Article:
- 03 апреля, 00:57
- POLITICO. Top Stories
President Donald Trump plans to nominate former Wall Street banker Justin Muzinich to be deputy secretary of the Treasury, a person familiar with the matter said.
Muzinich, currently a counselor to Treasury Secretary Steven Mnuchin, would formally take on the No. 2 role if he is confirmed by the Senate. Initially, Mnuchin appeared unlikely to select a deputy after a pair of candidates did not work out.
Brian Brooks, a former Mnuchin colleague at OneWest Financial who is now at Fannie Mae, withdrew his name from consideration late last year. And Mnuchin’s initial selection, Goldman Sachs banker Jim Donovan, withdrew over family concerns.
After Brooks withdrew, a Treasury spokesman said the department had enough full-time staff and that Mnuchin would not fill the deputy role. But Mnuchin later changed his mind, a person familiar with the matter said, deciding he needed a full-time deputy to run the department day-to-day while he is traveling or otherwise occupied in high-level matters.
Muzinich, a former Morgan Stanley banker and an adviser to Jeb Bush’s 2016 presidential campaign, has spent most of his time at Treasury focused on the tax overhaul that Trump signed last year. As deputy secretary, he’s expected to focus on implementation of the tax plan, housing finance reform, international affairs and other key Treasury agenda items.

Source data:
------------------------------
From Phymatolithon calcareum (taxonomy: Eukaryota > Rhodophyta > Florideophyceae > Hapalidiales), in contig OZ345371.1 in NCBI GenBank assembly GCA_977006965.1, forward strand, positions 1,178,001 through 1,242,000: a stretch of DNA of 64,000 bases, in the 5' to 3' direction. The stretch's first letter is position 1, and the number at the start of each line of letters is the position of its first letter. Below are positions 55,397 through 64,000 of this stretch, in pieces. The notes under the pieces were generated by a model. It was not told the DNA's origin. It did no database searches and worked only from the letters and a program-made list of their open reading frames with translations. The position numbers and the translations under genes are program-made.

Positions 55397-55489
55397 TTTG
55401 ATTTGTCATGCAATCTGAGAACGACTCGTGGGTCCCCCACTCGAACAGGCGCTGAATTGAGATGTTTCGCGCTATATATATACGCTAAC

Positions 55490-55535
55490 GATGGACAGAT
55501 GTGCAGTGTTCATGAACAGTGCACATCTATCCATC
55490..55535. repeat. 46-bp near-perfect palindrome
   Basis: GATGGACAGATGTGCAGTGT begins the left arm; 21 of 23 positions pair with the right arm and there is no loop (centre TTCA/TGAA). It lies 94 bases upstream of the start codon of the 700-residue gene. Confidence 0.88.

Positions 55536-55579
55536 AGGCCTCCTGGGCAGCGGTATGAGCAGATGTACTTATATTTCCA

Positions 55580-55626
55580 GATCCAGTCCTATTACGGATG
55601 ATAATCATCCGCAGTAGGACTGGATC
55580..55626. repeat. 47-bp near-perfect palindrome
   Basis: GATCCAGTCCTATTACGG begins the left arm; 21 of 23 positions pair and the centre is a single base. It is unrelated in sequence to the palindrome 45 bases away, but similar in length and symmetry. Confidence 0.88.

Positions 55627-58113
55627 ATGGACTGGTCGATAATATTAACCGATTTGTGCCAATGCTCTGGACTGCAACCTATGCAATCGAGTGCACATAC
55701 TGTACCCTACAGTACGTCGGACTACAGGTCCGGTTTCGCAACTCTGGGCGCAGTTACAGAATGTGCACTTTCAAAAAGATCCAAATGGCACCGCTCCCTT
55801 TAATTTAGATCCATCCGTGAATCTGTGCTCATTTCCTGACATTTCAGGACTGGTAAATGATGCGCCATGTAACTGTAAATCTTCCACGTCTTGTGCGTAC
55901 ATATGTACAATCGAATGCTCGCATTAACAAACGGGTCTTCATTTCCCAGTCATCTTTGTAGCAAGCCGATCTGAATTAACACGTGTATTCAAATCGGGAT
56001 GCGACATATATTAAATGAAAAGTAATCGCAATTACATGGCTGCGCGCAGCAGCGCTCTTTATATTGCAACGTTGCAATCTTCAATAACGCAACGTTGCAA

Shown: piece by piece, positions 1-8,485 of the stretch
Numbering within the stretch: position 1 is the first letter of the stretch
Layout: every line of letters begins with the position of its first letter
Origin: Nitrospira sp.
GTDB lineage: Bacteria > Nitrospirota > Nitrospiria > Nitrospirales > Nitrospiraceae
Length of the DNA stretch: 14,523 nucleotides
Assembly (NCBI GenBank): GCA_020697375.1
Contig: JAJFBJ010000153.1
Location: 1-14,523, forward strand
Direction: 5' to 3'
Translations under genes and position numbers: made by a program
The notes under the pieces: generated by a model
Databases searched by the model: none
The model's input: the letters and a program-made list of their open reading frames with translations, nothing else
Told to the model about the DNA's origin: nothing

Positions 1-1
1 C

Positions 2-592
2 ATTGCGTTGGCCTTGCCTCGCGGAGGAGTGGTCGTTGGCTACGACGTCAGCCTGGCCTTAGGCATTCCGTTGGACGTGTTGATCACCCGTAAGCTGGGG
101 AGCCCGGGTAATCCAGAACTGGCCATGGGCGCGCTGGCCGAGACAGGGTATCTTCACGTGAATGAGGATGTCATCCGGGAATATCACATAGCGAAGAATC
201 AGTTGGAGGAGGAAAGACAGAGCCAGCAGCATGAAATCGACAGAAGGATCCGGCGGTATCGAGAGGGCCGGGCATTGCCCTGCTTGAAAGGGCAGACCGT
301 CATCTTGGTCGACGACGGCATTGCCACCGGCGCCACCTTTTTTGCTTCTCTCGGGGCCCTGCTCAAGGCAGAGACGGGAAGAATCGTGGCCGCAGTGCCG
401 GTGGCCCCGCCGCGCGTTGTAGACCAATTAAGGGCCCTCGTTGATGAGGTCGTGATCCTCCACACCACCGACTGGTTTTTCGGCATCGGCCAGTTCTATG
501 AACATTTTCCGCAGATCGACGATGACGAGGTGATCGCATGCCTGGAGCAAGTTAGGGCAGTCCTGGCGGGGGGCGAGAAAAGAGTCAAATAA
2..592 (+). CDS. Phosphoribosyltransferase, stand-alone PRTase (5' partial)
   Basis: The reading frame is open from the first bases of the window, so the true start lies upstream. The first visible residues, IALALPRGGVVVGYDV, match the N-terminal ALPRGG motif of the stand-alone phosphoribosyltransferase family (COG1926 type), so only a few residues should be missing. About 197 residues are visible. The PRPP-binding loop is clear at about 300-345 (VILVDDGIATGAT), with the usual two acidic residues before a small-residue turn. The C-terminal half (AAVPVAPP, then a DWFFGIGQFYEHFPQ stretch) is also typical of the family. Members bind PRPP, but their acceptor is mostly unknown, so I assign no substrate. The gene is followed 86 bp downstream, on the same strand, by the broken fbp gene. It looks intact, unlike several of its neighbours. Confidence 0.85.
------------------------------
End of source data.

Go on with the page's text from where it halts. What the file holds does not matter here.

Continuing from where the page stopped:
Muzinich, who holds an MBA from Harvard and a law degree from Yale, worked at Morgan Stanley before serving as president of Muzinich and Co., an investment firm founded by his father. He worked as an informal adviser to Mitt Romney’s 2012 campaign and then for Bush in the 2016 election cycle.
He helped shepherd the tax plan on Capitol Hill along with former National Economic Council Director Gary Cohn and senior NEC staffer Shahira Knight, among others. He’s highly regarded by both Treasury and the West Wing, something not always true of current Treasury staff members.
“Justin is just really great and I’ve got a lot of respect and regard for him,” a former senior White House official said of Muzinich. “What made him really effective on tax reform was that’s he smart and a quick learner and he knows what he doesn’t know and is willing to ask questions and that’s not something you see all the time, especially from former Wall Street people.”